Winter cold snaps—an inconvenience for most—are an existential threat to people with no shelter.
This post originally appeared at ThinkProgress
By Scott Keyes
Winter cold snaps — an inconvenience for most — are an existential threat to people with no shelter.
This was tragically on display last month, when at least five homeless people froze to death in a single week. Even in generally-warmer areas of the country like California, at least seven homeless people died from cold weather late last fall.
When temperatures drop, many cities take extra precautions to try to get homeless people out of the cold and into shelter. For example, between November 1 and March 31, Washington D.C. mandates that any homeless person who seeks it be given shelter when temperatures fall below 32 degrees (with wind chill).
However, a survey by the National Coalition for the Homeless (NCH) found stark disparities in the temperatures at which different cities will declare a hypothermia alert and provide additional shelter for the homeless — with no good medical explanation.
The most accommodating cities are Denver, Berkeley, and Mobile, all of which set their threshold at 40 degrees Fahrenheit. (Still, because hypothermia can set in at temperatures above 40 degrees Fahrenheit, even this level is dangerous for people who have no shelter.) The most restrictive city identified by NCH is Baltimore, which waits until temperatures drop to 13 degrees Fahrenheit (with wind chill) before opening its winter shelters:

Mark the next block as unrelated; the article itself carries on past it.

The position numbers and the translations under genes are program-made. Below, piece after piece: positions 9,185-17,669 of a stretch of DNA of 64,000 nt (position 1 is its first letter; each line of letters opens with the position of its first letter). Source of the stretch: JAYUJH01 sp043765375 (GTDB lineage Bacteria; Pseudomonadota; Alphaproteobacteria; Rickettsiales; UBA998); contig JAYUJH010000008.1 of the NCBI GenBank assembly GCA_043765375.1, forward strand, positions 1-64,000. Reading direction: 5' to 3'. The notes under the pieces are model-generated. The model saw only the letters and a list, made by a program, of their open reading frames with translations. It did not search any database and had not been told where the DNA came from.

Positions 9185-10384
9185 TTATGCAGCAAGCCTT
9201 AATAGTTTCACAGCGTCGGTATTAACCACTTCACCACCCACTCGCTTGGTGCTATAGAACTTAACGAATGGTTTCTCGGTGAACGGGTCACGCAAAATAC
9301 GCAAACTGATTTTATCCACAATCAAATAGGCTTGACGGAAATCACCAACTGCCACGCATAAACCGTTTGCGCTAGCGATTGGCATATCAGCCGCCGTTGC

“Lives are saved when communities open additional shelters during spells of cold weather,” NCH’s Director of Community Organizing Michael Stoops told ThinkProgress. “Keeping shelters open all winter long and not just when the temperature drops below a certain threshold would be the best way to help the homeless community get through the cold weather season.”
Photo: AP/Matt Rourke